A study of 856 patients with a mild, early form of Alzheimer’s disease, found that a new drug called BAN2401 may reduce the amount of amyloid plaques in the brains of people with Alzheimer's (Alzheimer’s Association International Conference in Chicago, Illinois, July 25, 2018, reported in The New York Times). The drug reduced the amount of Beta-amyloid in sticky plaques that form around nerves in the brain to prevent messages being sent from one nerve to another.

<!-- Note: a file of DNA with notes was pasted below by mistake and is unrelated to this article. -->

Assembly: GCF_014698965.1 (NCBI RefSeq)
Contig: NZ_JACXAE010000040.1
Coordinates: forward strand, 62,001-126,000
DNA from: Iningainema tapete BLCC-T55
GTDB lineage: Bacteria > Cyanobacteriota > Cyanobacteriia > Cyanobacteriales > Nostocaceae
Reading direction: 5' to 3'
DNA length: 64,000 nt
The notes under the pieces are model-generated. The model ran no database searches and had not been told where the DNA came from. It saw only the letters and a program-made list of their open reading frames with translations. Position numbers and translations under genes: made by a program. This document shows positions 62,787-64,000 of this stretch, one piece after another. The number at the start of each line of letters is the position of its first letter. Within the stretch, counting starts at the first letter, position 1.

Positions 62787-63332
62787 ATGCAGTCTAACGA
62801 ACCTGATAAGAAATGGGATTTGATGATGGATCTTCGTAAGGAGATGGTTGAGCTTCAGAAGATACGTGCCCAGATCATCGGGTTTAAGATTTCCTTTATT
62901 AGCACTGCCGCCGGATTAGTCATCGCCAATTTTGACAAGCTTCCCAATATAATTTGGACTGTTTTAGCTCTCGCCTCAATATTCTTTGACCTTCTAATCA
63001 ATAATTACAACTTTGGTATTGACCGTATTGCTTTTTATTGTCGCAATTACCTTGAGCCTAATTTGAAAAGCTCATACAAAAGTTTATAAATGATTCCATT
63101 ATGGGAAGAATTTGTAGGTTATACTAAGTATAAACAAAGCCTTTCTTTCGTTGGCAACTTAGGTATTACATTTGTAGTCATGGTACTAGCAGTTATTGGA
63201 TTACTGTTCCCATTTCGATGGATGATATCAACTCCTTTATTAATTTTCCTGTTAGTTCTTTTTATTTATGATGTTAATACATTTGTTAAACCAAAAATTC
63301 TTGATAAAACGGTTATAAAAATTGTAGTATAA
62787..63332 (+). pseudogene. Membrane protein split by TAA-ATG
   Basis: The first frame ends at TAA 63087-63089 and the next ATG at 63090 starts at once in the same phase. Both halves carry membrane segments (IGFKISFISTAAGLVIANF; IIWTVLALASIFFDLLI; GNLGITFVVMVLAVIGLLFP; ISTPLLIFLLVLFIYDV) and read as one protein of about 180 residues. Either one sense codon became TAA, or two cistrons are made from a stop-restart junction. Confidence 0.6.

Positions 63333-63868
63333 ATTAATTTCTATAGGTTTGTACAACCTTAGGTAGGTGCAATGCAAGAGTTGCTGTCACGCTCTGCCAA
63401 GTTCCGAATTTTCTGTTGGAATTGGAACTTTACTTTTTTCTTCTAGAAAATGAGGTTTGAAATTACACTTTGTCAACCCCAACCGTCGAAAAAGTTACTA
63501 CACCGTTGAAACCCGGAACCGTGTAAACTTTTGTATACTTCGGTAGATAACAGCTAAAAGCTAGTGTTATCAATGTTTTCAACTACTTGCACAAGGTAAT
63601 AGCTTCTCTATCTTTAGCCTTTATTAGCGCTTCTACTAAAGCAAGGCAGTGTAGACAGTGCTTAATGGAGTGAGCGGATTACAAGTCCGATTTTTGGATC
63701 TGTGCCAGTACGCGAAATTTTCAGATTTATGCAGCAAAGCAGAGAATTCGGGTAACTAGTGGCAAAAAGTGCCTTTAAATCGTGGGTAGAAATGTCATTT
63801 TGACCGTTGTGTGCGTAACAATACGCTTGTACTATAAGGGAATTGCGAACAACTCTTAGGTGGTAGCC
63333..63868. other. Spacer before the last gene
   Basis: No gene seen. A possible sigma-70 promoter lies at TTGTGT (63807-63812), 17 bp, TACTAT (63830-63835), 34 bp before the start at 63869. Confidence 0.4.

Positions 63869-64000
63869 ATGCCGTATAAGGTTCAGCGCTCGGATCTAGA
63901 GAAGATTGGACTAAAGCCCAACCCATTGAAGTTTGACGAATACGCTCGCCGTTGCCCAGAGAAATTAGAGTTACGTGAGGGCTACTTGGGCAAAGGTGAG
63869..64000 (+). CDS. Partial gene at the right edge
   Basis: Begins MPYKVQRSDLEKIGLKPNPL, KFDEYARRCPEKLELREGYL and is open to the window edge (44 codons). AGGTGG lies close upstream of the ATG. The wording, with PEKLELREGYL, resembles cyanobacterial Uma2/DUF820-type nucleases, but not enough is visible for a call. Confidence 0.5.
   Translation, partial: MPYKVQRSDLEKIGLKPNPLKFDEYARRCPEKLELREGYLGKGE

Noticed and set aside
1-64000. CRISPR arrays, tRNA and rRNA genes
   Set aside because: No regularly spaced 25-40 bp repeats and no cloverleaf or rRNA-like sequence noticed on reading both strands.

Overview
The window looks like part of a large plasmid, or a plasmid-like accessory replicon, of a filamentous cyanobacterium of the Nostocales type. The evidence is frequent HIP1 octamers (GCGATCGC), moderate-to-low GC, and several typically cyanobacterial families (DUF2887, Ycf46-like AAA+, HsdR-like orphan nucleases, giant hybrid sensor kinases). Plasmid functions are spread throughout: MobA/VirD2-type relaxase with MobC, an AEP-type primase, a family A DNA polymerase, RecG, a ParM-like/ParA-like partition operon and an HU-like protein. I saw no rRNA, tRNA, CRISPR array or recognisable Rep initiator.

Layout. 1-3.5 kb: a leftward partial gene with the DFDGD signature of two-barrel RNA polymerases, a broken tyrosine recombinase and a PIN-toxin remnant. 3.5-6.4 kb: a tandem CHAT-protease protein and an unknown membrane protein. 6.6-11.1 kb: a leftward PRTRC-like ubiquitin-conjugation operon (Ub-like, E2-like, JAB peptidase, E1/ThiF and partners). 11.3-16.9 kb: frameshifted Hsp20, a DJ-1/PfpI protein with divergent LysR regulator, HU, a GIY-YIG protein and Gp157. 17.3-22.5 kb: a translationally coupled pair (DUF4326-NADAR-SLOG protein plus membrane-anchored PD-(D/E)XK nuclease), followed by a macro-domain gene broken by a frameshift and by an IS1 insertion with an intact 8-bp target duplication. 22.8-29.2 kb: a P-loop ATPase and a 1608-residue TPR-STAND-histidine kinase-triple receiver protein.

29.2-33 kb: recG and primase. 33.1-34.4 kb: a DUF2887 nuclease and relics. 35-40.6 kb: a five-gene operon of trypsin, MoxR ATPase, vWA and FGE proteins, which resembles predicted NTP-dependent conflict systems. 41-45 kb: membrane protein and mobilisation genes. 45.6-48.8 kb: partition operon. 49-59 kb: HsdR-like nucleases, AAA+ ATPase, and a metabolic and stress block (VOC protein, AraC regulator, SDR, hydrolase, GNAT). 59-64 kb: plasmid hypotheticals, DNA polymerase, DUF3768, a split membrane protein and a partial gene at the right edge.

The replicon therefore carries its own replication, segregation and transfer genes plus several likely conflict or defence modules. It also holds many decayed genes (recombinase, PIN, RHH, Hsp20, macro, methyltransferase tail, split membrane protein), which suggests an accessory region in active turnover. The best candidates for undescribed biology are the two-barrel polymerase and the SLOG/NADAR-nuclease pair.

After 18 months on the new drug, 161 patients on the highest dosage of the drug had a 30 percent slower decline in memory than those getting a placebo. Incredibly, brain scans showed that 81 percent of this group were "amyloid negative." However, these huge benefits could be the result of removing people from the group receiving the highest doses. After the patients had been on the drug for a few months, a regulatory agency noted that some of the people on the drug had increasing brain swelling, so the people who were at highest risk for Alzheimer's (those with the APOE4 gene) were removed from the study group getting the highest doses. The apparent successful results of the drug could therefore be due to removing the most susceptible members of the high-dose group and not just from the benefits of the drug itself. Furthermore, scientists have not proven that Beta-amyloid plaques cause the brain damage characteristic of Alzheimer's disease; the plaques may be the result of the brain damage and not the cause. I will watch for further studies on this drug. Meanwhile, see my updated report on Preventing Dementia